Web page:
Olympic usability failure

Over the last couple of days I’ve been trying to buy Olympic tickets on the www.london2012.com website. I’ve been astonished at how frustrating the process is, not because I can’t get tickets, but because the usability of the website is so poor.

The process for deciding what event to go and see at an Olympics is quite a complicated one. For some people there will be a definite draw to a particular sport which makes it easier to select the sessions they want. For others the process is simply wanting an Olympic experience then there is more choice, and more flexibility. In the initial ballot I felt there was a need for a lucky dip option where people could select dates, times and maximum price and then be randomly selected for an event that filled their criteria. For various reasons we decided to apply for tickets in the initial ballot for the Paralympics rather than the Olympics. We found the Paralympic ticketing options, many of which included an Olympic Park Pass provided a perfect opportunity for us as a family to see an event, and then have the possibility of experiencing another using our pass.

So we selected one session, on a day where there were other events of interest to us going on in the Olympic Park, and applied for Paralympic tickets. The decision process was not straightforward, but once made we could forget about it. But we didn’t get tickets. We were gutted.

When other tickets were released what would have been good would have been for us to be notified when tickets became available for events we had applied for. This would save us from having to do all the thinking and working out again.

We have subsequently purchased Paralympic tickets and are looking forward to sitting in the Olympic Stadium, watching the best in the world do their thing under the shadow of the cauldron. But there are other sports that we might like to see. So I’ve been trying to get tickets to the Olympics over the last few days, and I’ve noticed a few usability ‘niggles’…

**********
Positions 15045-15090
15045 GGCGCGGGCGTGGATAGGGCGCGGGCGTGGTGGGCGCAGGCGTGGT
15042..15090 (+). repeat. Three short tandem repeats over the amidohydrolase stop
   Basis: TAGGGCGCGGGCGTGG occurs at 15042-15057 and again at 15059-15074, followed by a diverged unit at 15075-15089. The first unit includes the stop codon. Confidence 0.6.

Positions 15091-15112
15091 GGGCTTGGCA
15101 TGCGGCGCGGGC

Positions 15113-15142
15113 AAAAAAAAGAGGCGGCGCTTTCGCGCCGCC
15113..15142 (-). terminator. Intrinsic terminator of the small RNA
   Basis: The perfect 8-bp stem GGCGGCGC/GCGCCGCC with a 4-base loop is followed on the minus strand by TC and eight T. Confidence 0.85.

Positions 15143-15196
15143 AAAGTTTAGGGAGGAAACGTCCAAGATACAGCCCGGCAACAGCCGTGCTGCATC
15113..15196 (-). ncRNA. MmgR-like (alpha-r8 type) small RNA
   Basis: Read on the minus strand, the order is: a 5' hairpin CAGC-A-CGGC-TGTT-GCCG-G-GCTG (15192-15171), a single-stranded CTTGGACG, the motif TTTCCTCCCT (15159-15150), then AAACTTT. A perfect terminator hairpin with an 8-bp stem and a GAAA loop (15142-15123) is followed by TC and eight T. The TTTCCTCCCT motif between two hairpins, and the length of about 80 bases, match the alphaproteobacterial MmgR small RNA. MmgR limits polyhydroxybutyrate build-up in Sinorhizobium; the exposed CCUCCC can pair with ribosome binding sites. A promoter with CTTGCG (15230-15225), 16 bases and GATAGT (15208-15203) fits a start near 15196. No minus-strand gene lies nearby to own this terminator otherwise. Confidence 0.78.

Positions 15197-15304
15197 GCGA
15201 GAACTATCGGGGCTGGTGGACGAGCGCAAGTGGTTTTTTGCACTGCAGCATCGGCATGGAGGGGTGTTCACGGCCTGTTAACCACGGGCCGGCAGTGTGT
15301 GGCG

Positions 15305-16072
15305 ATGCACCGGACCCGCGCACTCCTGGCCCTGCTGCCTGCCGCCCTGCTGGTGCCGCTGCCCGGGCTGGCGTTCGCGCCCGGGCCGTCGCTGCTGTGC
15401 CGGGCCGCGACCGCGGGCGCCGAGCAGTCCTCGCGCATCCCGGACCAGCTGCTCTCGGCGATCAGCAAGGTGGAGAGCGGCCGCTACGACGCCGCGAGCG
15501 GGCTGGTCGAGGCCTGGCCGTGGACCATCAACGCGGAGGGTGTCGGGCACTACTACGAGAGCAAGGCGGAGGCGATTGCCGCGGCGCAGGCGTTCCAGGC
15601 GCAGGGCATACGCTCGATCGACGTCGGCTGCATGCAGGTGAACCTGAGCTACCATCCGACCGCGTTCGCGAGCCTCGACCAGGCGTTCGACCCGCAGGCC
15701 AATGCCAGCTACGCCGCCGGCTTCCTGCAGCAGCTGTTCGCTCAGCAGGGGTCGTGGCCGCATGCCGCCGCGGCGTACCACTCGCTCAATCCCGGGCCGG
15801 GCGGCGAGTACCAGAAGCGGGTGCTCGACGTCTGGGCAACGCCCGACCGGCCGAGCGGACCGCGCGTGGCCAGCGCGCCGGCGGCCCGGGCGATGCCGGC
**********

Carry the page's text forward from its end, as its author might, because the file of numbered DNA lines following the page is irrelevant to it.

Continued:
Remember me.

I am always going to want 2 full price tickets and 2 child tickets when available or 4 full price tickets. I’m not going to suddenly acquire another person to take. I’m sure most people are the same. Also, I have a set dates when I can attend. I would like to think that the website would remember all of that and give me those as preset options, after all I have an account. But I need to re-enter all my ticket requirements each time I want to add tickets to my shopping list. This is particularly frustrating when time is of the essence: I have to enter much more detail than a child-free person wanting to buy tickets (and it would be the same for seniors too).

This would have made the process of adding tickets to my shopping list less labour intensive, and much quicker.

Show me what I want, and not what I don’t want.

I love boxing and martial arts, but I’m not going to take my two very young children to those events. So I dont wan’t to see them in the list. I also dont want to see football, we’re simply not interested. So it would be great if we didn’t have to sift through all those to find events we might be interested in.